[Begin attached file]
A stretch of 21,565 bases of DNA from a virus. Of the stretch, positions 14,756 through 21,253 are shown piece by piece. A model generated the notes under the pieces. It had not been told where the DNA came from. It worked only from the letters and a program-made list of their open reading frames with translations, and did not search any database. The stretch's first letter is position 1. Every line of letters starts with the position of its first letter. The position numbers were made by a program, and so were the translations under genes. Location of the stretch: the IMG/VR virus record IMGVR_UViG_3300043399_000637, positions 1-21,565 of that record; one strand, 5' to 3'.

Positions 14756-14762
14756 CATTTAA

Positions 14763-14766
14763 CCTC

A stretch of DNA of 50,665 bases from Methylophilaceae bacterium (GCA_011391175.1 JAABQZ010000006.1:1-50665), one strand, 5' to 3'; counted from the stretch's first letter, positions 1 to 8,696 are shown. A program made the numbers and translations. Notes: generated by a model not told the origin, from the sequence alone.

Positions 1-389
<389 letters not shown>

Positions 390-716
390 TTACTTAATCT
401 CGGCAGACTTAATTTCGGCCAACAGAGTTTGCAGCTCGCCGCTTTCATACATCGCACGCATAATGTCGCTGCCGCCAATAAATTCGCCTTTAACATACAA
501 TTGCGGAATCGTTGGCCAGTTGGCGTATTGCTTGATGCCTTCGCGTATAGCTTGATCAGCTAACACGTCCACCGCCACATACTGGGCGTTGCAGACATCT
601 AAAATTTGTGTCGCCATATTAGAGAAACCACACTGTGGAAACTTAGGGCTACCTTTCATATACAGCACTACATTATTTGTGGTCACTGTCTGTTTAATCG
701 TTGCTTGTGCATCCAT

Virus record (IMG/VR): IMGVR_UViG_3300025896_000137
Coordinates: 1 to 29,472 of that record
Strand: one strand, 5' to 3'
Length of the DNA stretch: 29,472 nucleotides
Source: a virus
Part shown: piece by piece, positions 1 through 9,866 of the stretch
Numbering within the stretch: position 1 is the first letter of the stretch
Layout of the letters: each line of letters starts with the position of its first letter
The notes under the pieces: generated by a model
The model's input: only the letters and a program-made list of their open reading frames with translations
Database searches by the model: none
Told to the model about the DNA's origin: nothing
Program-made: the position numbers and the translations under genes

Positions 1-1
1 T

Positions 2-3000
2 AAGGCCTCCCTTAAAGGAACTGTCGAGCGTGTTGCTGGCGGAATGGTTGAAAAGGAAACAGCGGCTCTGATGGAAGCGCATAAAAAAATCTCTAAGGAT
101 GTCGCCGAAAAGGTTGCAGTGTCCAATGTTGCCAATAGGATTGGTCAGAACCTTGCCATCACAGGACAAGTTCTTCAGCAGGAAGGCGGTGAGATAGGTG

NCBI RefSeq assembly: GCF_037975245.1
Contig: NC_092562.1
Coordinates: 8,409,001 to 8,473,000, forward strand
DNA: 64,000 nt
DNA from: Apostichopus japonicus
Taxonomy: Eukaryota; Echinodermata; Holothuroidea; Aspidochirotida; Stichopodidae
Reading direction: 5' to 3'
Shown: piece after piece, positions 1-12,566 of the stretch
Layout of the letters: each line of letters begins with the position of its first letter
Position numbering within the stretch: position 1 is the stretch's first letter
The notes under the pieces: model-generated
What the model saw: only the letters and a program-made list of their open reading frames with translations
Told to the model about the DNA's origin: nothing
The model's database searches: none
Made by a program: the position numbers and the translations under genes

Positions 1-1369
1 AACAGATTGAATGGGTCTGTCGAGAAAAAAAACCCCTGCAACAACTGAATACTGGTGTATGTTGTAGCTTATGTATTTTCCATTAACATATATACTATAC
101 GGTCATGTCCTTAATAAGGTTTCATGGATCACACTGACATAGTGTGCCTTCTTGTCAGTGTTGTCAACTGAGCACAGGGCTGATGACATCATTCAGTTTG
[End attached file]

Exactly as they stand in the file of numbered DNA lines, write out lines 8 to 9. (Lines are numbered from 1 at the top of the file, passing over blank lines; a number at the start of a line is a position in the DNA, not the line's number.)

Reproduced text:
<389 letters not shown>

Positions 390-716